Symbolism… and ‘an eye for for the unusual’

'In with the new' by Justin Dingwall

‘In with the new’ by Justin Dingwall

Recognised locally and internationally for his portraiture, contemporary artist and commercial photographer Justin Dingwall describes himself as someone who possesses “an eye for the unusual, a passion to explore avenues less travelled and the desire to create images that resonate with emotion”.

The Joburg-based Dingwall recently exhibited a series of portraits, Albus at the FNB Joburg Art Fair held at the Sandton Convention Centre last month, featuring a series of striking photographs of Durban- born model Sanele Xaba, who has albinism.

Dingwall also made the top 10 list of visual artists in The Absa L’Atelier Art Competition 2014, an annual art award competition for South African visual artists between the ages of 21 and 35. The Tshwane University of Technology graduate says the imagery he creates is not bound by language or culture. Instead, he wants his work to speak for itself and for people to interpret it in their own way.

Dingwall explains more about his work and what inspires him.

Sanele Xaba by Justin Dingwall

Sanele Xaba by Justin Dingwall

How did you start the craft of photography? I have always been very artistic, but the first time I picked up a camera was at the age of 18 when I applied to Tshwane University of Technology.

Tell us about the ‘Albus” portrait series, what inspired it and what message did you hope to communicate with it?   The discourse about albinism is generally avoided as taboo in the South African context. When discussed, it is usually viewed as negative or as a sought-after “oddity” in fashion and art trends. My aim is to create an intimate perspective to foreground the myths surrounding albinism.

“This series developed into an exploration of the aesthetics of albinism in contrast to the idealised perceptions of beauty.”

It began as an interest to capture something not conventionally perceived as “beauty”. I began this project with the ethereal portraits of Thando Hopa, a legal prosecutor who is using her visibility to address the negative perceptions surrounding albinism. The inspiring new work features Xaba, a young model with albinism, and uses specific elements to foreground the symbolic meaning behind each work.

“My intention is for the images to become a celebration of beauty in difference. They are not about race or fashion, but about perception, and what we subjectively perceive as beautiful.”

I wanted to create a series of images that resonate with humanity and make people question what is beautiful… to me diversity is what makes humanity interesting and beautiful. The symbols of light and dark are a reflection of my medium.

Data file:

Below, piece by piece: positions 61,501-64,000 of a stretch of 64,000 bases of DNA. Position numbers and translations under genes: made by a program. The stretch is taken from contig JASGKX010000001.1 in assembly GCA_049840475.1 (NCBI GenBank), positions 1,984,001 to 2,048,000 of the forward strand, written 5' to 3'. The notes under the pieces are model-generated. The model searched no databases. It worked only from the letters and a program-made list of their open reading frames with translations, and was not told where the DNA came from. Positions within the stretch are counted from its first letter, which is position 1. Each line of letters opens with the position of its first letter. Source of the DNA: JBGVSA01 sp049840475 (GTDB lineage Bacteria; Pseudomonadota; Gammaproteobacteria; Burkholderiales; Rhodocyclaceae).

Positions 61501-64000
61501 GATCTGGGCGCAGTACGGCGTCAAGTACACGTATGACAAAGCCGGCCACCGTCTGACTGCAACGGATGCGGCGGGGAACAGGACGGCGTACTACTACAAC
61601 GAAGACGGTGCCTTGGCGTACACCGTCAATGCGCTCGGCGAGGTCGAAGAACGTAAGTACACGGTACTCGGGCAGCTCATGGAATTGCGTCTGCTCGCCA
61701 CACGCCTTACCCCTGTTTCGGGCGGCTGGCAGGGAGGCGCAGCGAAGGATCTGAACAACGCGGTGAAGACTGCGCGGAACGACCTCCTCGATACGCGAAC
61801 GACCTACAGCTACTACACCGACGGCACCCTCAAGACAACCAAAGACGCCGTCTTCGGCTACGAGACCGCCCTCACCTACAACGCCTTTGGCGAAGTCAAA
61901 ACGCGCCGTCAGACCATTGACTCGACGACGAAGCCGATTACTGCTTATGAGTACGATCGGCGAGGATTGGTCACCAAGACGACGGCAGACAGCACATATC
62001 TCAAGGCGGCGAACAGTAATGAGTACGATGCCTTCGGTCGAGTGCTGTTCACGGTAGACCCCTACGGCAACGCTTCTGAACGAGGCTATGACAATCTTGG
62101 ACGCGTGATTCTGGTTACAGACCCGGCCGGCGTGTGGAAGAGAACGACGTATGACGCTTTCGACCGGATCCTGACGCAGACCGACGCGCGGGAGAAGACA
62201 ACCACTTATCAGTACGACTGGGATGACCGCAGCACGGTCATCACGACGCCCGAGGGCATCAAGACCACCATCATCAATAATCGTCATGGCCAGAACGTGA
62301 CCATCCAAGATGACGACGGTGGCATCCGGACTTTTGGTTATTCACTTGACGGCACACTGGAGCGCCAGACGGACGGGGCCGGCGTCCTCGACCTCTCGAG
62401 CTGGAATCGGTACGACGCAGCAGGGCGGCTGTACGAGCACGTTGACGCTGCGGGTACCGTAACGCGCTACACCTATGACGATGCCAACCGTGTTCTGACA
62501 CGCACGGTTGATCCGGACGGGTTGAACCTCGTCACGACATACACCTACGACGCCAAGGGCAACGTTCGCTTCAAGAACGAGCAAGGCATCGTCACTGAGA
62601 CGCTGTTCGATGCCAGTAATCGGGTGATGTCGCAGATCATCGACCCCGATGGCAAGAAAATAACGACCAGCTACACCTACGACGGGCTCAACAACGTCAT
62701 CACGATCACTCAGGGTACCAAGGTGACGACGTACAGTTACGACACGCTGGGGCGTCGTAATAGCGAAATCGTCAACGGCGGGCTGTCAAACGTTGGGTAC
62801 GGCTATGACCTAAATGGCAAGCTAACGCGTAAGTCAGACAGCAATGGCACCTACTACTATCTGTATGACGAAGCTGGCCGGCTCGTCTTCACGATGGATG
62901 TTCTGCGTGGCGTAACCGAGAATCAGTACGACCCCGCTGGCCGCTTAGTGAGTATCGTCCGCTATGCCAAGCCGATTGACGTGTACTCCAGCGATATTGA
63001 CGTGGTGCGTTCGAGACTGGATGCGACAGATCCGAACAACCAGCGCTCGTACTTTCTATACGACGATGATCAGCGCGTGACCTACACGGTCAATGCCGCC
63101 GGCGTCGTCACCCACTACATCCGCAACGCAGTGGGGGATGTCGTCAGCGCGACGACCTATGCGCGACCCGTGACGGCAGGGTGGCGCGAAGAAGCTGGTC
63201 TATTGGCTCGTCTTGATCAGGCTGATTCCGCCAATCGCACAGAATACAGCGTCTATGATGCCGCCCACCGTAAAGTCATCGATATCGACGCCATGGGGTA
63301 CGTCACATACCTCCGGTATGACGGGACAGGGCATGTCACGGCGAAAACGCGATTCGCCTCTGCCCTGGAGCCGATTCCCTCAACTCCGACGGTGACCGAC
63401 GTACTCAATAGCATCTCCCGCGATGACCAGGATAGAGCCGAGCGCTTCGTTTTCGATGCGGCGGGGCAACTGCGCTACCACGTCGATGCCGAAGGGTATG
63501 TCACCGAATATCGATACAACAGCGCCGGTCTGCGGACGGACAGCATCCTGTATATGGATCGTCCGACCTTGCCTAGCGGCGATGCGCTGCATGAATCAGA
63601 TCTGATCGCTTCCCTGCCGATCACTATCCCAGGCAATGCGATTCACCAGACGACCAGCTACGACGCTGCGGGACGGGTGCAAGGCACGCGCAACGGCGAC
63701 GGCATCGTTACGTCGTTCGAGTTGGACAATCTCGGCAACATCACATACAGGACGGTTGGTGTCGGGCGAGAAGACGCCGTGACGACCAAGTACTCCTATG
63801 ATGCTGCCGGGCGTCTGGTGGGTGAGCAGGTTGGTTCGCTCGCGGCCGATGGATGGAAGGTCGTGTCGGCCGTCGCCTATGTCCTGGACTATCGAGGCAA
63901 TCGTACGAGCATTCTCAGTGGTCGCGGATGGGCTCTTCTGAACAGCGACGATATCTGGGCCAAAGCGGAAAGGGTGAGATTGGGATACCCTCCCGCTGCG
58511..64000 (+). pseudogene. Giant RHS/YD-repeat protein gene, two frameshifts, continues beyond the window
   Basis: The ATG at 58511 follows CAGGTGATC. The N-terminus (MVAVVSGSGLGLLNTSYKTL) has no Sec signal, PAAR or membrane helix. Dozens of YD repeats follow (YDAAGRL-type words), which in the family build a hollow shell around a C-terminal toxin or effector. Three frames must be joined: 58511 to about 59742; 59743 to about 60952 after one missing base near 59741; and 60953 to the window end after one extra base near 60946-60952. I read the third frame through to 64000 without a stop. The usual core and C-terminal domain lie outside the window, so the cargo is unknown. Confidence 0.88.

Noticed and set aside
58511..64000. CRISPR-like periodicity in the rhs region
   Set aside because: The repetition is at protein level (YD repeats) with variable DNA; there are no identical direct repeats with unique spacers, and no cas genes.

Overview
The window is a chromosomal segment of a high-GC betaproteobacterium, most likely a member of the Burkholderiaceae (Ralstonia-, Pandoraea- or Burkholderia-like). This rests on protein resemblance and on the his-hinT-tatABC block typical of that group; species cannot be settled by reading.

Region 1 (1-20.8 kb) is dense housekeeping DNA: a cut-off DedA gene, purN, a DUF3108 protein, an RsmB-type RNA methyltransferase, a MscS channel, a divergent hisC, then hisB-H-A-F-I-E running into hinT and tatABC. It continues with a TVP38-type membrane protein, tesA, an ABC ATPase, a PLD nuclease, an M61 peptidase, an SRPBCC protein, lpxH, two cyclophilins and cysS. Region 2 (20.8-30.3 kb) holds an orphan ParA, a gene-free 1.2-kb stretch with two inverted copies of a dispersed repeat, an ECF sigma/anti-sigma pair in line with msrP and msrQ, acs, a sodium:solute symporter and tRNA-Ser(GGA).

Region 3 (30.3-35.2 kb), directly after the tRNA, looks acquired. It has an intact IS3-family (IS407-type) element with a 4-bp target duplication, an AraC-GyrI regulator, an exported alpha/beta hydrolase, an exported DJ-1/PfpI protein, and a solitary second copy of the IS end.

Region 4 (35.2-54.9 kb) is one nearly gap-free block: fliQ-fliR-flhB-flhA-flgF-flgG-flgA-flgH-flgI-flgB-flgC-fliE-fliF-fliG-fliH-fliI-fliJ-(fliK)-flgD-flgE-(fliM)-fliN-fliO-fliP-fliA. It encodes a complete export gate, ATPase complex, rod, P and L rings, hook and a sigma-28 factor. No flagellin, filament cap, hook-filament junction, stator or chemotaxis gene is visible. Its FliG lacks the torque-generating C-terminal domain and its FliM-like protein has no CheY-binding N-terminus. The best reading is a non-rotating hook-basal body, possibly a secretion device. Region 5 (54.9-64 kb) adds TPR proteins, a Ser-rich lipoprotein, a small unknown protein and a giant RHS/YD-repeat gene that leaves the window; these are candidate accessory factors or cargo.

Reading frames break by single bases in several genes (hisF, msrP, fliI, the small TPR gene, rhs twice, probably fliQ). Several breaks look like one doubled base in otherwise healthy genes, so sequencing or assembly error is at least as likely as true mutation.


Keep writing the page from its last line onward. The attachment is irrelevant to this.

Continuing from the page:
I use the characteristic nature of photography to capture a unique frame of reference and paint with light in such a way as to represent the revealing of the unseen.

Light represents truth, and it is contrasted against the element of darkness to emphasise the unenlightened state of mind of previous misconceptions.

Water is another element l use to reflect society’s perceptions. Water suggests self reflection and it is often used in literature as a symbol of change.

'Reveal' by Justin Dingwall

‘Reveal’ by Justin Dingwall

The snake connotes transformation – as in the shedding of old skin to make way for new and also, as in medical discourse, to represent healing. The butterflies aim to influence the
viewer’s vision to be transformed, allowing them to view albinism in a new light – as something unique and beautiful.

'Mob' by Justin Dingwall

‘Mob’ by Justin Dingwall

“Butterflies go through a major metamorphosis, and embrace change unquestioningly. For this reason, they have become symbols of growth, surrender, transition, celebration, resurrection and fragility.”

What would you list as your best accomplishments?  My career highlights include my Albus exhibition, which is a major milestone, shooting for Adobe (The creators of Photoshop and Indesign) and creating a mosaic with 48 other artists from around the world that was exhibited at the Lincoln Centre in New York for the launch of Adobe Creative Cloud, and winning the image and magazine cover of the year 2015 at the Caxton awards. And that I have exhibited in London, Seattle, South Africa and New York.

What is your favourite photo shoot you have done over the years and why?  There are way too many to count, but one that really stands out was when I flew to Zanzibar for a week to photograph the actress Terry Pheto from the movie Tsotsi for a magazine cover, inside story, as well as a portrait shoot of a fishing village on the north coast of Zanzibar.